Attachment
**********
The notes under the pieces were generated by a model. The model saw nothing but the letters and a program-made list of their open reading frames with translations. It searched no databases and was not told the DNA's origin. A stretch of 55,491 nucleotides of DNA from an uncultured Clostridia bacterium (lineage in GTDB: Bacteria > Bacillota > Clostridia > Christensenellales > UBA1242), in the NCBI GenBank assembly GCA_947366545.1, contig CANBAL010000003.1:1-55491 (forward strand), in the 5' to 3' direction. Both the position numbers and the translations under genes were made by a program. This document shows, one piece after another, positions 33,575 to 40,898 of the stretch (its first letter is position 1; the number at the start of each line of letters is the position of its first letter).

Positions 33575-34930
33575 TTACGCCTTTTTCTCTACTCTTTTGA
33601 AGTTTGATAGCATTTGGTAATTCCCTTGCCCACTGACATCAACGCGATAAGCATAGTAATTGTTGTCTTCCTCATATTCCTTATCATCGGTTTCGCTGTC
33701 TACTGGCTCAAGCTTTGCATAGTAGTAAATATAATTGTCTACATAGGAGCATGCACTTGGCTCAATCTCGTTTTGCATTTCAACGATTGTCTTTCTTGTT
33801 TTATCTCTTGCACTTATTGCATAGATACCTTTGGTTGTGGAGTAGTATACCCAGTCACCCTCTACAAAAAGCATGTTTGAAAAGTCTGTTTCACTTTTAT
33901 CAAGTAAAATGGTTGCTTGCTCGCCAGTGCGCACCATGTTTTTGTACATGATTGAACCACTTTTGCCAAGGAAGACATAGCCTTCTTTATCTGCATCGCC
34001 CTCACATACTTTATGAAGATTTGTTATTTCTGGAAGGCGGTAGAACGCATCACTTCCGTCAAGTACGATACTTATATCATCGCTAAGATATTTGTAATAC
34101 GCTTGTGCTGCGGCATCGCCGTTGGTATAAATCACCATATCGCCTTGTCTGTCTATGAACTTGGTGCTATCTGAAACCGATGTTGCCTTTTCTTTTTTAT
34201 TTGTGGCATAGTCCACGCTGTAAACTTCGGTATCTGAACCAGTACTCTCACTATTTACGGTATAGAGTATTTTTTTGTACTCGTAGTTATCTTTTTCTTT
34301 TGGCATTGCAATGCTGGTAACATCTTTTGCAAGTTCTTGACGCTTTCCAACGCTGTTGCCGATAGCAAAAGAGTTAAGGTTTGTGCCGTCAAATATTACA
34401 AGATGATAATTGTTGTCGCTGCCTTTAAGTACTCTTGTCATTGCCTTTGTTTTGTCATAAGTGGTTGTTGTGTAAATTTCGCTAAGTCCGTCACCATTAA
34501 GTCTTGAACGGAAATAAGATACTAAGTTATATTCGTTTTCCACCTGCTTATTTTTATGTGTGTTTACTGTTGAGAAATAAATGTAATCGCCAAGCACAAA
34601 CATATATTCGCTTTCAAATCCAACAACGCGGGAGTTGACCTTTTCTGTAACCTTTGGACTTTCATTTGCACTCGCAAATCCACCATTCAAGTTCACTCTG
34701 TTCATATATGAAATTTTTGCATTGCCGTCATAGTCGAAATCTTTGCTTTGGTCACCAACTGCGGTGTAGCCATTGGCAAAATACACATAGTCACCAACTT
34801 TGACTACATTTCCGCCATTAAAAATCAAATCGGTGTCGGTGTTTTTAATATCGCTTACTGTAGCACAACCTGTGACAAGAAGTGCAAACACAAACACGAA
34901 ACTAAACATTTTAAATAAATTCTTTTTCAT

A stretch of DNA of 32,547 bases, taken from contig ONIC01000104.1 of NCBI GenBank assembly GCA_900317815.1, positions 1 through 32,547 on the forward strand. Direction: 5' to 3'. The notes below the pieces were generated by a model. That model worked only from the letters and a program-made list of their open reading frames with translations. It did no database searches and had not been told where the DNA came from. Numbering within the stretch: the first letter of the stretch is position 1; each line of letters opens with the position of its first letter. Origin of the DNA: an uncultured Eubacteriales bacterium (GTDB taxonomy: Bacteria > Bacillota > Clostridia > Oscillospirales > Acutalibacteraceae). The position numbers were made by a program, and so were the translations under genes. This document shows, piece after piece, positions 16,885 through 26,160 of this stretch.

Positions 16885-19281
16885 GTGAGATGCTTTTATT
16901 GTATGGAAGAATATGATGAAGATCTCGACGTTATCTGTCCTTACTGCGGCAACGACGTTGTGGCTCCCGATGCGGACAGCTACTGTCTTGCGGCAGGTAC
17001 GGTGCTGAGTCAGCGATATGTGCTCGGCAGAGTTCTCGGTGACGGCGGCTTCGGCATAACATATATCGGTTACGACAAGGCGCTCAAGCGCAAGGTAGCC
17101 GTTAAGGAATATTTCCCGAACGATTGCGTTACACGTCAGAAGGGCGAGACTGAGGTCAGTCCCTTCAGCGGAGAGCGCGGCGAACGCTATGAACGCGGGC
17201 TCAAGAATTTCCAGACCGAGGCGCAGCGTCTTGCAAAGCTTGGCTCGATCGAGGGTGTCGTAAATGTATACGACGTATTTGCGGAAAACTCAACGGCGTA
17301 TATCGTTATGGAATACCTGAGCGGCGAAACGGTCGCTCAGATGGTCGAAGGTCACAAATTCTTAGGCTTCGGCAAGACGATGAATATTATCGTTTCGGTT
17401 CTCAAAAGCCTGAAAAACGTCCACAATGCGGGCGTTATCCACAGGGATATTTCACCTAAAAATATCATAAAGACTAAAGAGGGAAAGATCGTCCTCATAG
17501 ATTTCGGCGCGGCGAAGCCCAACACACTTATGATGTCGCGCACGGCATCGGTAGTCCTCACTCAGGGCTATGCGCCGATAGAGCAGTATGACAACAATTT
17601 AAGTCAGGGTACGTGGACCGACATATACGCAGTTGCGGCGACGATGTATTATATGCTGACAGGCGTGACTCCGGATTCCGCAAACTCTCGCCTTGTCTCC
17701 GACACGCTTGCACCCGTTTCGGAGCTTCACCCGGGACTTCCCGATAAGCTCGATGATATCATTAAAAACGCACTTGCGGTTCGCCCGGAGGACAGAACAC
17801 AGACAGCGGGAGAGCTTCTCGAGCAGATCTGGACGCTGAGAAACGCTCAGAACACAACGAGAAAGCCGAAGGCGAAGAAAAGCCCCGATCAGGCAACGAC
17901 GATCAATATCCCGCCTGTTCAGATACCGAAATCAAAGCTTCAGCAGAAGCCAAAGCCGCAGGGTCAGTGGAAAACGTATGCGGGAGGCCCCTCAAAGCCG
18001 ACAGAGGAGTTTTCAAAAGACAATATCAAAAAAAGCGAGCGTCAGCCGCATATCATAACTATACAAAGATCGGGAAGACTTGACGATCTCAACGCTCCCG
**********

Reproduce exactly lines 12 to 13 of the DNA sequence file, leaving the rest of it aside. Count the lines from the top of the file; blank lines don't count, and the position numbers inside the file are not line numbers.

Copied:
34401 AGATGATAATTGTTGTCGCTGCCTTTAAGTACTCTTGTCATTGCCTTTGTTTTGTCATAAGTGGTTGTTGTGTAAATTTCGCTAAGTCCGTCACCATTAA
34501 GTCTTGAACGGAAATAAGATACTAAGTTATATTCGTTTTCCACCTGCTTATTTTTATGTGTGTTTACTGTTGAGAAATAAATGTAATCGCCAAGCACAAA